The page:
Realizing Genjokoan: The Key to Dogen's Shobogenzo
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Dogen, the thirteenth-century Zen master who founded the Japanese Soto school of Zen, is renowned as one the world's most remarkable religious geniuses. His works are both richly poetic and deeply insightful and philosophical, pointing to the endless depths of Zen exploration. And almost precisely because of these facts, Dogen is often difficult for readers to understand and fully appreciate.
Realizing Genjokoan is a comprehensive introduction to the teachings and approach of this great thinker, taking us on a thorough guided tour of the most important essay-Genjokoan-in Dogen's seminal work, the Shobogenzo. Indeed, the Genjokoan is regarded as the pinnacle of Dogen's writings, encompassing and encapsulating the essence of all the rest of his work.
Our tour guide for this journey is Shohaku Okumura, a prominent teacher in his own right, who has dedicated his life to translating and teaching Dogen.
This volume also includes an introduction to Dogen's life from Hee-Jin Kim's classic, Eihei Dogen: Mystical Realist, with updated annotations by Okumura.
ŌkŌan In Zen teachings such as this quote from Linji, “traces” refers to attachment to one’s own actions, and “leaving no traces” is generally regarded as a positive thing. But Dōgen Zenji’s usage of “trace” differs from that commonly found in Zen teachings. He did say, as Linchi did, that one should simply keep practicing without self-attachment, leaving no visible traces. But according to Dōgen, the trace of practice that leaves no visible trace can be seen by other bodhisattvas who share our
( Jap.: Dōshin, 580–651, the Fourth Ancestor of Chinese Zen), after giving instructions for the practice of zazen, says: Day and night, whether walking, standing still, sitting, or lying down, if you continuously contemplate things in this way you will know that your own body is like the moon in water, a reflection in a mirror, heat waves on a hot day, or an echo in an empty valley. You cannot say it has being (u) because even if you try to catch it you cannot see its substance. You also cannot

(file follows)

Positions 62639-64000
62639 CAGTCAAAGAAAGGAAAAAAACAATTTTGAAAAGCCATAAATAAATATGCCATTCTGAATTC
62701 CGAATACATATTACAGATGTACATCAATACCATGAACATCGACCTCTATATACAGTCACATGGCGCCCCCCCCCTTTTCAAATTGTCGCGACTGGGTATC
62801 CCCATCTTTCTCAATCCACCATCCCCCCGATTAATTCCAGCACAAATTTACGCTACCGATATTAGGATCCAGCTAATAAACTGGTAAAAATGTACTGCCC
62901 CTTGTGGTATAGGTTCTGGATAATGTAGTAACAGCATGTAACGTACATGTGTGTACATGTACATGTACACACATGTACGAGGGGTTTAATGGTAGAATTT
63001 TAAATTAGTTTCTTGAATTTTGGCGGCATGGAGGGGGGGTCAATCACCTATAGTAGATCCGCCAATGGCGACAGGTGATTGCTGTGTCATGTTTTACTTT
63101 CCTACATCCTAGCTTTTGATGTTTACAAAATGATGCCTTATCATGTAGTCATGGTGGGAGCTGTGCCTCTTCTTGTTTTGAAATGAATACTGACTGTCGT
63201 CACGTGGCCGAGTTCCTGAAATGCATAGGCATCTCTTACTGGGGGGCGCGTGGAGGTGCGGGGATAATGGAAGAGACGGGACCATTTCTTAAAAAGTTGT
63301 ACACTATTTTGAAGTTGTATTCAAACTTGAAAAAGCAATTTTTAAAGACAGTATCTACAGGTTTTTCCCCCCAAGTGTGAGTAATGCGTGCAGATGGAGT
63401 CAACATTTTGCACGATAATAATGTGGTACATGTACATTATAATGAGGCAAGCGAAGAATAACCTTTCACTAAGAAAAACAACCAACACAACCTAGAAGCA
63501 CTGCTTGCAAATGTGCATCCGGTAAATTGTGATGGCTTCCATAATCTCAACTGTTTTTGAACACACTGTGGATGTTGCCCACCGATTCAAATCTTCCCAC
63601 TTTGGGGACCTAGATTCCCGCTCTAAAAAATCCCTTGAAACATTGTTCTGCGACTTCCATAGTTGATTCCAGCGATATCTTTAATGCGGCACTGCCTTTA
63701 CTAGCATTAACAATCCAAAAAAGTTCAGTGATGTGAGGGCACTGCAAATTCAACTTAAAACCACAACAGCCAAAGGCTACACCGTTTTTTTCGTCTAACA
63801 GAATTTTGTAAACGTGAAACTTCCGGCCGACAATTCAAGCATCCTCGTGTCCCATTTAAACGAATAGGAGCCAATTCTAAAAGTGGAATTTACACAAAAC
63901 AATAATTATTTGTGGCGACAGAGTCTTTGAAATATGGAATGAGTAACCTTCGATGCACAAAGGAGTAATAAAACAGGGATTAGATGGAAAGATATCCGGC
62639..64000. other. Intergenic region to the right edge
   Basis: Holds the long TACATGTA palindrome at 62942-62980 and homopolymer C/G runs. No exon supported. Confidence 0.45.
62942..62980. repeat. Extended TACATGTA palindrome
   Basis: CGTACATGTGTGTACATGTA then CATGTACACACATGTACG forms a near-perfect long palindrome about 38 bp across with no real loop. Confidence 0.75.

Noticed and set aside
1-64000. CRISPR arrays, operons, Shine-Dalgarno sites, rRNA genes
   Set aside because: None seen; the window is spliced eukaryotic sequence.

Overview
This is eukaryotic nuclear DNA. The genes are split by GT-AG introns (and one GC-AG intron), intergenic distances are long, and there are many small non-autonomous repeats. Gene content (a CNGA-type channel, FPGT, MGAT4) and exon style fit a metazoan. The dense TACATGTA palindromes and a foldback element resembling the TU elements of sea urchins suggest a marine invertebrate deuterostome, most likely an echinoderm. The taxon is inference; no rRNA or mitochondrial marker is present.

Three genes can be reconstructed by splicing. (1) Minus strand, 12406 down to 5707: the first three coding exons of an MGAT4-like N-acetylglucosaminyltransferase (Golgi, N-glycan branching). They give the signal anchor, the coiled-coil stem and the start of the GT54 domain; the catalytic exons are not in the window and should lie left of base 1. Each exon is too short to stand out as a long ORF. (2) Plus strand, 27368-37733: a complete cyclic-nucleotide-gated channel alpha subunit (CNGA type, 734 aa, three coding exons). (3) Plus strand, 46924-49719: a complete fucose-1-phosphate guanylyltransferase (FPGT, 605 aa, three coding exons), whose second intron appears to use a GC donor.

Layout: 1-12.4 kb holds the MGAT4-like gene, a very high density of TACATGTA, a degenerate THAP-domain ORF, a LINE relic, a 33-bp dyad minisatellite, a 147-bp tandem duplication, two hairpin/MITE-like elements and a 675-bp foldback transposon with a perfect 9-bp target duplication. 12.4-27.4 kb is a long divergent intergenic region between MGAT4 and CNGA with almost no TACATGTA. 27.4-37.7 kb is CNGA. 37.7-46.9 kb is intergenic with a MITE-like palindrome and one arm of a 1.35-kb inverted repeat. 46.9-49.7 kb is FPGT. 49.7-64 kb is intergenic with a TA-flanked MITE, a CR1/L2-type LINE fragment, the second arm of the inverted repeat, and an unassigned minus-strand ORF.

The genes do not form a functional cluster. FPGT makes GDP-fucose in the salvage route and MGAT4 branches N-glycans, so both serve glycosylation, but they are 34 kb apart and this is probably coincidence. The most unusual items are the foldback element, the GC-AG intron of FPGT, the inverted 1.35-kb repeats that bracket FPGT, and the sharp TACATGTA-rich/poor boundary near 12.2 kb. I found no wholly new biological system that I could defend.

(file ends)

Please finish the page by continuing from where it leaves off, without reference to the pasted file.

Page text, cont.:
each sentence corresponds to one of these three truths. The first sentence corresponds to the Truth of the Expedient, the second sentence to the Truth of Emptiness, and the third sentence to the Truth of the Middle, the actual practice of the Buddha Way as the reality of our lives. This practice is based on the teachings of the first two truths and yet it goes beyond viewing reality from either of their perspectives. Practicing in this way transcends both “abundance [expedient being] and
took care of him before his death. It would just be following his request and comforting his feelings for a while. It is entirely useless for gaining emancipation and attaining the Way. To mistakenly allow him to hinder my aspiration to seek the Dharma would be a cause of evil deeds. However, if I carry out my aspiration to go to China to seek the Dharma, and gain a bit of enlightenment, although it goes against one person’s deluded feelings, it would become a cause for attaining the Way for many
of the mind is permanent. When we intimately practice and return right here, it is clear that all things have no [fixed] self. (8) Firewood becomes ash. Ash cannot become firewood again. However, we should not view ash as after and firewood as before. We should know that firewood dwells in the dharma position of firewood and has its own before and after. Although before and after exist, past and future are cut off. Ash stays in the position of ash, with its own before and after. As firewood never